NEW YORK -- U.S. stocks closed higher yesterday as a rally in casino and consumer issues offset slumping technology shares and the dollar and bonds steadied.
Trading was slow before the three-day Fourth of July weekend. A last-minute round of computer-guided buy orders added about 10 points to the Dow Jones industrial average, Birinyi Associates said.
"Initially, it was recovery in the dollar which gave a boost to the bond market and supported stocks, but there was no buying conviction whatsoever," before next week's meeting of the Federal Reserve Board's policy council, said Robert Walberg, equity analyst at MMS International in Chicago.
The Fed will probably raise rates for overnight bank loans by a quarter- to half-point, from 4.25 percent, Mr. Walberg said.
The Dow Jones industrials rose 21.69, to 3,646.65, as Aluminum Co. of America, International Paper Co. and Coca-Cola Co. advanced, after climbing earlier by 25.58. For the week, the index added 9.71 points.
Among broader market indexes, the Standard & Poor's 500 Index rose 1.93, to 446.20, after seeing a gain of as much as 2.18. Oil, soft drink, retail, electric utility and financial companies posted the largest gains.
The Nasdaq composite index rose 0.89, to 706.85, as gains in MCI Communications, Amgen Inc. and Snapple Beverage Corp. overshadowed declines in technology stocks such as Microsoft Corp., Novell Inc., Apple Computer Inc. and Legent Corp.
More than four stocks rose for every three that declined on the New York Stock Exchange, where trading volume slowed to 199 million shares, the lowest since early February.
"Higher rates are coming" before the end of the summer, "but the fundamentals of the economy don't warrant a bear market or a major decline," said Alfred Kugel, chief investment strategist at Stein Roe & Farnham in Chicago.
A National Association of Purchasing Management report yesterday could have fueled concern about rising inflation and interest rates, said David Butler, head equity trader at Kemper Financial Services in Chicago.
The NAPM report showed that the June prices-paid component of the monthly index -- a closely watched inflation indicator -- rose to 75.50, the highest since 1988, from 71.50 in May. The report also said the index of manufacturing dropped slightly, to 57.5 percent in June from 57.7 percent.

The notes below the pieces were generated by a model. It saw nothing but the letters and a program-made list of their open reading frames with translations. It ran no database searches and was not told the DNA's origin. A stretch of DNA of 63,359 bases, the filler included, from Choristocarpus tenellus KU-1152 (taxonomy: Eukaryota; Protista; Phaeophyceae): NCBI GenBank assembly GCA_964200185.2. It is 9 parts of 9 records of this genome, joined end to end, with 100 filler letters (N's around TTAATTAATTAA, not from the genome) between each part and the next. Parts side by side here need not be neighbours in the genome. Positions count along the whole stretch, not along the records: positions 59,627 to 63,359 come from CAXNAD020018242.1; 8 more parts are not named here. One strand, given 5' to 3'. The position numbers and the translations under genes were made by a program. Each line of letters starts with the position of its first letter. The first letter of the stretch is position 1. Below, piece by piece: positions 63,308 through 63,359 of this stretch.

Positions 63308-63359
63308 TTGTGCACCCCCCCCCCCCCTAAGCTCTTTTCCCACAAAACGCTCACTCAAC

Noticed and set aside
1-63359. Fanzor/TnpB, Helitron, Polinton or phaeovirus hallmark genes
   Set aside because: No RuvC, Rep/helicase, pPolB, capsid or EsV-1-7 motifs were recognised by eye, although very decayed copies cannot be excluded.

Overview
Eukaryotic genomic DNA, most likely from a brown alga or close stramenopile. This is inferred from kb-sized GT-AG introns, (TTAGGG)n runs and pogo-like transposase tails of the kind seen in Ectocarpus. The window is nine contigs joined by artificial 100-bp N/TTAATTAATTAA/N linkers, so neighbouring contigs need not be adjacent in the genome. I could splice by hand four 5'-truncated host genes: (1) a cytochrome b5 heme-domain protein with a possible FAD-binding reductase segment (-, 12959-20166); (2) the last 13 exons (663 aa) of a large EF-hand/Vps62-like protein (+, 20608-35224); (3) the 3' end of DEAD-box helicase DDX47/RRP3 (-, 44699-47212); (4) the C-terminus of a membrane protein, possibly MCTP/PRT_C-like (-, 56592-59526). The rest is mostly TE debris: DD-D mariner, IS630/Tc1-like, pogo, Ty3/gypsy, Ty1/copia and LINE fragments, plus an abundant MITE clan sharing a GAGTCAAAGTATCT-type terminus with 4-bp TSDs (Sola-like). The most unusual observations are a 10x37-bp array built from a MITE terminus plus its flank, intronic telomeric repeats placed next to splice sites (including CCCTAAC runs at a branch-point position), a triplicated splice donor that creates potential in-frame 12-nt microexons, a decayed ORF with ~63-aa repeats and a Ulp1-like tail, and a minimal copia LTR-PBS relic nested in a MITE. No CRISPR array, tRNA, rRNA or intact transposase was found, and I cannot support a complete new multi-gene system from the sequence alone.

The benchmark 30-year U.S. Treasury bond dropped 1/32, leaving its yield unchanged at 7.61 percent.
Other economic reports, though, gave mixed signals. A University of Michigan consumer sentiment index for June dropped to 91.2 from 92.8 in May. At the same time, U.S. construction spending gained 0.9 percent in May.
The dollar appeared to stabilize after falling to successive post-World War II record lows against the Japanese yen each of the past three days. The dollar steadied against the yen and advanced against the German mark as traders looked to the Group of 7 leading industrialized nations to adopt measures to support the currency.
The G-7 holds its annual summit meeting in Naples, Italy, next weekend.
Stocks also got a little help from renewed merger and acquisition activity. The value of mergers announced in the first half of the year rose about 3.8 percent from 1993 because of five transactions announced Thursday. Mergers rose to about $212 billion in the first six months of 1994, from $204.1 billion a year ago.
Casino stocks rallied after the Wall Street Journal reported that Bally Entertainment Corp. filed an application with the Federal Trade Commission to buy as much as 25 percent of Circus Circus Enterprises.
Circus Circus shares climbed $4.50, to $26; Bally rose 25 cents, to $6.875; Caesars World rallied $3.25, to $39.50; MGM Grand Inc. added 87.5 cents, to $24.25; and Showboat Inc. gained 50 cents, to $17.25.
Consumer-oriented stocks that do relatively well when the economy slows gained amid concern about higher rates next week.
Among drug stocks, Merck & Co. added 25 cents, to $30, and Schering-Plough gained $1, to $62.25. Soft drink maker Coca-Cola advanced $1, to $41.625. Detergent and soap makers Unilever NV climbed 37.5 cents, to $101.125, and Procter & Gamble Co. increased 75 cents, to $54.125.